Object #1004413 from MS-Papers-0032-0826

4 pages written 14 Sep 1850 by Susan Douglas McLean in Wellington to Sir Donald McLean

From: Inward and outward family correspondence - Susan McLean (wife), Reference Number MS-Papers-0032-0826 (43 digitised items). Mainly letters between Susan Strang and her future husband Donald McLean. Includes a letter from her mother Susannah Strang to McLean, 1849; letter from E Shand to Susan Strang, written from Portobello, 1850 in which she gives her impressions of Dunedin

A transcription/translation of this document (by MD) appears below.

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English (MD)

Dalmuir Hill
September 14th 1850


My dear Mr McLean

I am very much disappointed that I did not hear from you by yesterday's mail but as it will do no good to grumble I must wait as patiently as I can till next Friday. The weather this week has been miserable. It has been as cold and wet as it was in the middle of winter. This changeable weather must be injurious to the health. I do not wonder that Mama complains of it. Those sudden changes always seem to effect her so much. I wish for her sake that we had a few fine days for although her cough is gone she

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English (MD)

looks very ill. In one of your letters you said that you wished I would try to cultivate flowers. As I like to do all I can to please you I have commenced to do so although I fear that I shall not be very successful. Our garden is in such a bad situation and nothing appears to grow well in it but I shall do what I can. It will be a little amusement for me, and when you return I shall get you to assist me. Do you still persevere in early rising? I am seldom in bed after 7 o'clock which is I think a good hour for this season as the mornings are cold. I shall get up much earlier in summer. The mornings are then so beautiful that it is shameful to waste time in bed. I look forward with much pleasure to summer as I am in hopes that I shall have you with me for some

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English (MD)

time [crossed out] part of it. You must stay a long time in Wellington when you return for after such a long absence you have only spent a month with me. You should be amused if you heard of various conjectures which the people make about us. Some say that it is all nonsense, that there is no truth in the report, others that the marriage is to take place when you come in. Major Durie has got another way of it. He says it is to be put off for two years. Why he thinks that I cannot imagine. Is it not strange that people would trouble themselves so much about what does not concern them but I must conclude this nonsense. I am afraid you will think my letters have seldom got anything else in them. The Governor and Mrs Eyre have not gone to Nelson. I have not heard what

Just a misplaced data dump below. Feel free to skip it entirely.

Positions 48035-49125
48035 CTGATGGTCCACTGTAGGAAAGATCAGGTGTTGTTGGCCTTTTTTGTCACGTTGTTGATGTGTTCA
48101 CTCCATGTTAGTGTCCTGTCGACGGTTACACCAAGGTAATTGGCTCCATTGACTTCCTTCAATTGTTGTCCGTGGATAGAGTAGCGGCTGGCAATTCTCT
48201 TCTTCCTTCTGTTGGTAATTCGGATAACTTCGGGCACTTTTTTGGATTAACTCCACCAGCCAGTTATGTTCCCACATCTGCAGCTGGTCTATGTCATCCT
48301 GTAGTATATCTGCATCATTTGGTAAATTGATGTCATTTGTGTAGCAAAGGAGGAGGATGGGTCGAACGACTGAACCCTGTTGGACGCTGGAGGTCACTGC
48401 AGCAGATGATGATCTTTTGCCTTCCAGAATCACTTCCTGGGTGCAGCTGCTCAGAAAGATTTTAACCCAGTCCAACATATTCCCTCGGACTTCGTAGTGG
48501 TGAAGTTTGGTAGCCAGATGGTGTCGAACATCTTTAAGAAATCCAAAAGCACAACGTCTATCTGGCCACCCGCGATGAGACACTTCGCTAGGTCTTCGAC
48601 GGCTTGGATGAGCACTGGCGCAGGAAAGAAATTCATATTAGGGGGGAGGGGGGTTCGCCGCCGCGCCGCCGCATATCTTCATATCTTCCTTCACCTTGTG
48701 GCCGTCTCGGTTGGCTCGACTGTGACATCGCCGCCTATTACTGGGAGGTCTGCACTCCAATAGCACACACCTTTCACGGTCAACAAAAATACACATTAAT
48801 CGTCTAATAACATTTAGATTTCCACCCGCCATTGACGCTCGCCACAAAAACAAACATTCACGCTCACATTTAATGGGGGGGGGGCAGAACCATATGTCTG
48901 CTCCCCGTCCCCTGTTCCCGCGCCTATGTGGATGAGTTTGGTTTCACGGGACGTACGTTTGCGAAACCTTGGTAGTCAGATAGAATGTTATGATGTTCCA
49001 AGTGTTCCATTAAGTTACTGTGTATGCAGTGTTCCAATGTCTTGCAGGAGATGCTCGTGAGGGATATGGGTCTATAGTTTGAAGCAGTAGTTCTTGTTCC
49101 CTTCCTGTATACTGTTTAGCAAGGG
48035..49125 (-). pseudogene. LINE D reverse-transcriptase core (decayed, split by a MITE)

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English (MD)

the reason is. Mama sends her kind regards. She is sorry that she has not written to you by this mail but she forgot all about it till it was too late for she cannot see to write at night. Goodnight dear and believe me to remain


Ever your affectionate
Susan Douglas McLean

English (MD)

Dalmuir Hill
September 14th 1850


My dear Mr McLean

I am very much disappointed that I did not hear from you by yesterday's mail but as it will do no good to grumble I must wait as patiently as I can till next Friday. The weather this week has been miserable. It has been as cold and wet as it was in the middle of winter. This changeable weather must be injurious to the health. I do not wonder that Mama complains of it. Those sudden changes always seem to effect her so much. I wish for her sake that we had a few fine days for although her cough is gone she looks very ill. In one of your letters you said that you wished I would try to cultivate flowers. As I like to do all I can to please you I have commenced to do so although I fear that I shall not be very successful. Our garden is in such a bad situation and nothing appears to grow well in it but I shall do what I can. It will be a little amusement for me, and when you return I shall get you to assist me. Do you still persevere in early rising? I am seldom in bed after 7 o'clock which is I think a good hour for this season as the mornings are cold. I shall get up much earlier in summer. The mornings are then so beautiful that it is shameful to waste time in bed. I look forward with much pleasure to summer as I am in hopes that I shall have you with me for some time [crossed out] part of it. You must stay a long time in Wellington when you return for after such a long absence you have only spent a month with me. You should be amused if you heard of various conjectures which the people make about us. Some say that it is all nonsense, that there is no truth in the report, others that the marriage is to take place when you come in. Major Durie has got another way of it. He says it is to be put off for two years. Why he thinks that I cannot imagine. Is it not strange that people would trouble themselves so much about what does not concern them but I must conclude this nonsense. I am afraid you will think my letters have seldom got anything else in them. The Governor and Mrs Eyre have not gone to Nelson. I have not heard what the reason is. Mama sends her kind regards. She is sorry that she has not written to you by this mail but she forgot all about it till it was too late for she cannot see to write at night. Goodnight dear and believe me to remain


Ever your affectionate
Susan Douglas McLean

Part of:
Inward and outward family correspondence - Susan McLean (wife), Reference Number MS-Papers-0032-0826 (43 digitised items)
Series 9 Inwards family letters, Reference Number Series 9 Inwards family letters (1204 digitised items)
McLean Papers, Reference Number MS-Group-1551 (30238 digitised items)

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